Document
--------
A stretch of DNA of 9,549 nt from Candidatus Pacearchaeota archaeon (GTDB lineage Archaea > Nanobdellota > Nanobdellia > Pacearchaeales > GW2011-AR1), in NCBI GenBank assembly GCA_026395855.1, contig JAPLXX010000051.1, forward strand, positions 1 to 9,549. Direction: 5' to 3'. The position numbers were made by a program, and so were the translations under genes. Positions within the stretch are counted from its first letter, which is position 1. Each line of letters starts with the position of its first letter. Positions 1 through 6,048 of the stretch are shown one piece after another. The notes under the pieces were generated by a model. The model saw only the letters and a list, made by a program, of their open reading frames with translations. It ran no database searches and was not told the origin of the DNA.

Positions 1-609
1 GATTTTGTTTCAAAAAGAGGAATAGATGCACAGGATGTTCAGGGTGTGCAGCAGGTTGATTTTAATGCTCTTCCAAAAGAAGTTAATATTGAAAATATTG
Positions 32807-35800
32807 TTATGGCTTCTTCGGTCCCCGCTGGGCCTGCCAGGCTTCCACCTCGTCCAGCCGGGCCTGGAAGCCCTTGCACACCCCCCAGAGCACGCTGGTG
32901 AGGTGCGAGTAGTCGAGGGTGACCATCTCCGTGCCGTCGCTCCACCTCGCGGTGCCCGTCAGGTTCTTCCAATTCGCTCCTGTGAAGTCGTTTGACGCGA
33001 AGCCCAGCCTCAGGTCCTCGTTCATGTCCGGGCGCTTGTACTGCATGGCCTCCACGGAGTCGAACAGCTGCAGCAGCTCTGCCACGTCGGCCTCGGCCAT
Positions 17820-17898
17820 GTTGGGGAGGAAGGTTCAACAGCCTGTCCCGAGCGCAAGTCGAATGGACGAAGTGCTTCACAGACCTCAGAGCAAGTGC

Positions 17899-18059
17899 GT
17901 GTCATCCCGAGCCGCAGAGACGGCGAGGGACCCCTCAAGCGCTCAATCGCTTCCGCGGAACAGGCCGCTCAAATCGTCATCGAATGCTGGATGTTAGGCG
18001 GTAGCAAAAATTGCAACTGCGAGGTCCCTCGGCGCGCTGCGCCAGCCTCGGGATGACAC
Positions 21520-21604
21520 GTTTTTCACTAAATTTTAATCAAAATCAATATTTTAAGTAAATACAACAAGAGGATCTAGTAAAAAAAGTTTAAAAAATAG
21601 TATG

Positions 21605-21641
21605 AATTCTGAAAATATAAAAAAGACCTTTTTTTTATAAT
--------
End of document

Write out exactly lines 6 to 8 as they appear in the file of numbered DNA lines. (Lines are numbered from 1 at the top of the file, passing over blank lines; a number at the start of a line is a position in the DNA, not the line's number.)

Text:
32901 AGGTGCGAGTAGTCGAGGGTGACCATCTCCGTGCCGTCGCTCCACCTCGCGGTGCCCGTCAGGTTCTTCCAATTCGCTCCTGTGAAGTCGTTTGACGCGA
33001 AGCCCAGCCTCAGGTCCTCGTTCATGTCCGGGCGCTTGTACTGCATGGCCTCCACGGAGTCGAACAGCTGCAGCAGCTCTGCCACGTCGGCCTCGGCCAT
Positions 17820-17898